Case studies from USAID/Bangladesh and ACDI/VOCA’s AflaSTOP project in Kenya were two of five winners selected by USAID from more 60 entries in its recent CLA Case Competition. The case studies highlight how projects put collaborating, learning, and adapting (CLA) into action. Case study winners presented their work Tuesday at the USAID Learning Event in Washington, D.C., entitled “Moving the Needle 2015: Better Development Programming through Collaborating, Learning, and Adapting.”

ACDI/VOCA’s Sophie Walker (AflaSTOP), Ann Garloch (AflaSTOP), Kavita Chambery (Bangladesh), and Hayden Aaronson (Bangladesh) led breakout sessions at the event to explore in more detail the practical elements of their respective cases. They were honored at the awards ceremony by Stacey Young, Senior Learning Advisor, USADI/PPL/LER, and Piers Bocock, Chief of Party of USAID LEARN. Over 130 participants from USAID and the implementing partner community engaged in this interactive conference.

In Kenya, CLA Approach Enables More Sustainable Technology Design and Adoption

ACDI/VOCA’s AflaSTOP COP Sophie Walker and Director, Inclusive Market Systems, Anna Garloch presented their case study “Embracing CLA to Drive Technology Adoption in Kenya: AflaSTOP’s Experience.” Co-funded by USAID and the Bill & Melinda Gates Foundation and jointly implemented by ACDI/VOCA and Agribusiness Systems International (ASI) under the direction of the Meridian Institute, AflaSTOP is identifying promising storage options to fight aflatoxin in Kenya while designing viable drying technologies to dry maize to safe storage levels. The case study focuses on AflaSTOP’s drying component in particular and how a CLA approach is helping implementers overcome challenges and sustainably achieve development objectives.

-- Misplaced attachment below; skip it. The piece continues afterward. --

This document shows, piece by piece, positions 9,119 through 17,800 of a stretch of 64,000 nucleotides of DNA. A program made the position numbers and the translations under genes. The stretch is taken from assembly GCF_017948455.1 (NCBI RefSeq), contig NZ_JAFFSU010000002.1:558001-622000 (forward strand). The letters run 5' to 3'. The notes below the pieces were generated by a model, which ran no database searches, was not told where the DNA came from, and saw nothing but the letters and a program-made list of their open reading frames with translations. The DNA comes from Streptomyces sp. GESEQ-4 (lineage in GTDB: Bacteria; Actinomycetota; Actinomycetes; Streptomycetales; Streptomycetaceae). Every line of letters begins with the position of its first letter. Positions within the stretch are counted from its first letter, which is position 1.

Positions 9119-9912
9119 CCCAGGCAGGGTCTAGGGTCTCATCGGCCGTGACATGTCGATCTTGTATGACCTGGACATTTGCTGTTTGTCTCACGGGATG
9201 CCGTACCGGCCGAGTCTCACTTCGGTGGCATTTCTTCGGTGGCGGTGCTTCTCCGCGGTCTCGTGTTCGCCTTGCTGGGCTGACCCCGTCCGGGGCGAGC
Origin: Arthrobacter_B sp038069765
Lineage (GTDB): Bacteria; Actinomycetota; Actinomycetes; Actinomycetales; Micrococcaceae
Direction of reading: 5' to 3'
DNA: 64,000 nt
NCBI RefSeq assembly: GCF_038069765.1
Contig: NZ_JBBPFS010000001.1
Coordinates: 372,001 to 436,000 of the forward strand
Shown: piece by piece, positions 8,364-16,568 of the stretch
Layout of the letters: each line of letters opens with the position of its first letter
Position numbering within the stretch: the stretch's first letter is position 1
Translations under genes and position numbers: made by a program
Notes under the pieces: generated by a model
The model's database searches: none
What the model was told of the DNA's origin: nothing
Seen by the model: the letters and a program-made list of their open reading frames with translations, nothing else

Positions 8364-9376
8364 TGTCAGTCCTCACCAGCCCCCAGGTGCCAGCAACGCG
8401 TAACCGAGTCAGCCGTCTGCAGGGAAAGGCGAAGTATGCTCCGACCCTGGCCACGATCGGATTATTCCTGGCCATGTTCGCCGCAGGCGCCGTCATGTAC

To achieve its vision, AflaSTOP must successfully design a new technology, transfer it to the commercial sector, and facilitate going-to market and scale up – all within a few years and with very limited market-distorting subsidies. This case explores lessons learned around work planning; pilots and user testing with the private sector to enable learning and responsive adaptation, budgeting, sub-management; and the important links between communication and collaboration.

In Bangladesh, CLA Approach Promotes Collaboration to Improve Productivity of Livestock Sector

USAID/Bangladesh’s winning case study, “Collaborating, Learning and Adapting to Develop the Bangladesh Dairy Sector,” focuses on the coordination and collaboration of seven livestock projects funded by seven different donors. The Feed the Future Bangladesh Livestock Production for Improved Nutrition program, implemented by ACDI/VOCA, is a member of the Bangladesh Livestock Coordination Group.

ACDI/VOCA’s Kavita Chambery, Director of Resilience and Growth, and Hayden Aaronson, Director, Market Systems, presented the winning case. The group aims to improve the productivity of the more than 35 million cattle in the Feed the Future Zone of Influence in southwestern Bangladesh, about one fifth of the country’s cattle, through greater coordination, standardization of technical trainings, field exchange visits, joint training sessions, and tactful collaboration.